Posts for: November, 2016





According to Dr. Mikhail Burakovskiy, about 20 percent of us are walking around with toenail fungus and may not even know it. “It’s something we treat on a daily basis. It’s a very common problem,” he says. The human skin is host to an entire little ecosystem of living organisms. One of those is fungus, which can multiply out of control in certain conditions, such as when immune systems have been weakened, and also when feet bleed or sweat profusely.
A healthy toenail, Burakovskiy says, should be pink and transparent with no debris or discoloration. When fungus takes root, the nail slowly turns yellow and becomes misshapen, and crumbly at the edge. “The fungus destroys the nail and the skin around the nail. What can happen is it can cause other infections and people can lose part of a toe or a foot,” he said. “Also, it’s very contagious. If someone in the family has it, there’s a very good chance they could give it to kids, grandchildren, or a significant other.”
Source: Seattle Times [11/15/16]



Hemoglobin spray aids diabetic foot ulcer (DFU) healing when combined with standard wound care. Here are the results of a study of 20 patients with DFU 12 wk or longer seen at a single UK wound care clinic, treated with hemoglobin spray in addition to standard wound care and followed for 6 mo. Wound healing outcomes were compared retrospectively to a similar cohort treated the previous year:
There was a median of 63% wound healing with hemoglobin spray by week 4, with 5 patients (25%) completely healed, vs 26% and just 1 patient, respectively, during the control period (p=.03). By week 16, wound size reduction was 91% with spray vs 43% control, (p=.01), and by week 28, 95% vs 63%, respectively (p=.02). Slough and exudate levels were also significantly reduced with the spray compared to control patients.
Source: Hunt SD, Elg F. Clinical effectiveness of hemoglobin spray (Granulox(®)) as adjunctive therapy in the treatment of chronic diabetic foot ulcers. Diabet Foot Ankle. 2016;7:33101. doi: 10.3402/dfa.v7.33101. PMID: 27829487 via Univadis [11/15/16]





When Robert Nesta ‘Bob’ Marley died on the 11th of May 1981, it was a very sad day for Jamaica and, indeed, the world. He had fought a long, hard battle against cancer but had finally succumbed to it. This cancer had begun as a malignant melanoma underneath his toenail. According to podiatrist Angela Davis, "Acral lentiginous melanoma (ALM) is a rare type of skin cancer that is not attributed to sun exposure, like most other types of skin cancer. It is most commonly located on the hairless parts of the body, like the palms, nail beds and the soles of the feet, with the vast majority found on the latter."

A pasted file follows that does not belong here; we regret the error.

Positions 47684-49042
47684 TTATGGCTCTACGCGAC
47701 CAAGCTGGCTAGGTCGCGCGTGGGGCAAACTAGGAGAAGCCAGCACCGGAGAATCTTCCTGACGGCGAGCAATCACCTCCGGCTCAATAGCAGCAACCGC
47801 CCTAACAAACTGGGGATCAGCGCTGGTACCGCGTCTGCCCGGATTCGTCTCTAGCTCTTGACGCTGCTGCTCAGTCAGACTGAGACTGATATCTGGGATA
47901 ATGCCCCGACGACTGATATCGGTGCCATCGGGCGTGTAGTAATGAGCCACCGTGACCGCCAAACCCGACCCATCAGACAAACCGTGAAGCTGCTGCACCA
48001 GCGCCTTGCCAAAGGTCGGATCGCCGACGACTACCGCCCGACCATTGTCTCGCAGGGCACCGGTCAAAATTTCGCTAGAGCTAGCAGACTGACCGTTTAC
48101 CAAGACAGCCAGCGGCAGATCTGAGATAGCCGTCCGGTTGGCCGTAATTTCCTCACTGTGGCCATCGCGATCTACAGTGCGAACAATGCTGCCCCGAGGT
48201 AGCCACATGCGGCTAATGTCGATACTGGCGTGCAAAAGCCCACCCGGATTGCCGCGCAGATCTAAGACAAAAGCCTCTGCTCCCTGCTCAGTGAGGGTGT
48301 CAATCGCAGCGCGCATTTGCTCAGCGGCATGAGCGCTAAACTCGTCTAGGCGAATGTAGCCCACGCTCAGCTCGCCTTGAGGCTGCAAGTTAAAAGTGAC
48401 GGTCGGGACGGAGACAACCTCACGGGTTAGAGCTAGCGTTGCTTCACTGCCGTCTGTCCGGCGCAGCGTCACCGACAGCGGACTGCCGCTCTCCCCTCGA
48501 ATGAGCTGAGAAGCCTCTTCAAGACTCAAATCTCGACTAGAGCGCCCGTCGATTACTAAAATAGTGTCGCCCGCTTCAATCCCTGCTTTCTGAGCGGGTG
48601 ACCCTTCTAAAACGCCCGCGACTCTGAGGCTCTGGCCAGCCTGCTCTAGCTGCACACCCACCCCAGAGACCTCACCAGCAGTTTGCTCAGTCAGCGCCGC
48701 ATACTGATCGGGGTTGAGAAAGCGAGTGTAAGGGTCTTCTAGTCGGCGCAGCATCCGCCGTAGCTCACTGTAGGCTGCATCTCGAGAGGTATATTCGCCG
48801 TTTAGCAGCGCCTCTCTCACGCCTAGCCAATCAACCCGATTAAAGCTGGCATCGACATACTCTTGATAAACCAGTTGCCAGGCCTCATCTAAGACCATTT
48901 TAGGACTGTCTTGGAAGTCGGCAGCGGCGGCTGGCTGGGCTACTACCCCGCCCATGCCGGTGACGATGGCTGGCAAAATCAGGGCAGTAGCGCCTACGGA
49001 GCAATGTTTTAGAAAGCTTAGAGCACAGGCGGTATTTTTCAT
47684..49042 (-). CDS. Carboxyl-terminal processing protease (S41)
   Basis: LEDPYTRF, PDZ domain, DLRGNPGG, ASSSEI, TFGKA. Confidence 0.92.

"Usually it first appears as a dark brown spot or streak on the skin or nail. It is important to note that most people of color will have benign dark lines underneath their nails and hyperpigmentation on their palms and soles. This does not mean that they have skin cancer," says Davis.
Source: Jamaican Observer [11/20/16




Dr. Dwight Bates has spent years caring for feet, and unfortunately witnessing the complications diabetics can endure when a foot injury occurs. Bates spoke to a class at East Texas Medical Center recently about the urgency of diabetics keeping a close watch over the condition of their feet.
Bates said about 120,000 people are crippled each year because of diabetic foot complications. Of those, 80 percent are preventable, Bates said. Many diabetics don't know their feet are in jeopardy, because they no longer have the sensation of foot pain. “The foot deserves to hurt,” Bates said. “The foot takes about 10,000 steps a day. If the foot doesn't hurt, you'd better find out why.”
Source: Rich Flowers, Athens Review [11/21/16]
Brought to you by Dr. John A. Hardy, owner of Toronto foot clinic, Academy Foot and Orthotic Clinics.



Western New England University professors Dr. Ronny Priefer and Dr. Michael Rust have developed a hand-held breathalyzer that allows individuals to painlessly check their blood glucose levels. Instead of using the traditional finger-stick testing, patients blow into a breathalyzer to detect the acetone levels in their breath, which have been linked to high blood glucose. With this information, patients can determine if they need to take insulin.
Priefer’s goal is to create a device by the end of 2017 that allows patients to track their blood glucose levels. The new device is currently the size of a small book, but the team is working to make the device even smaller. 
Source: Western New England University

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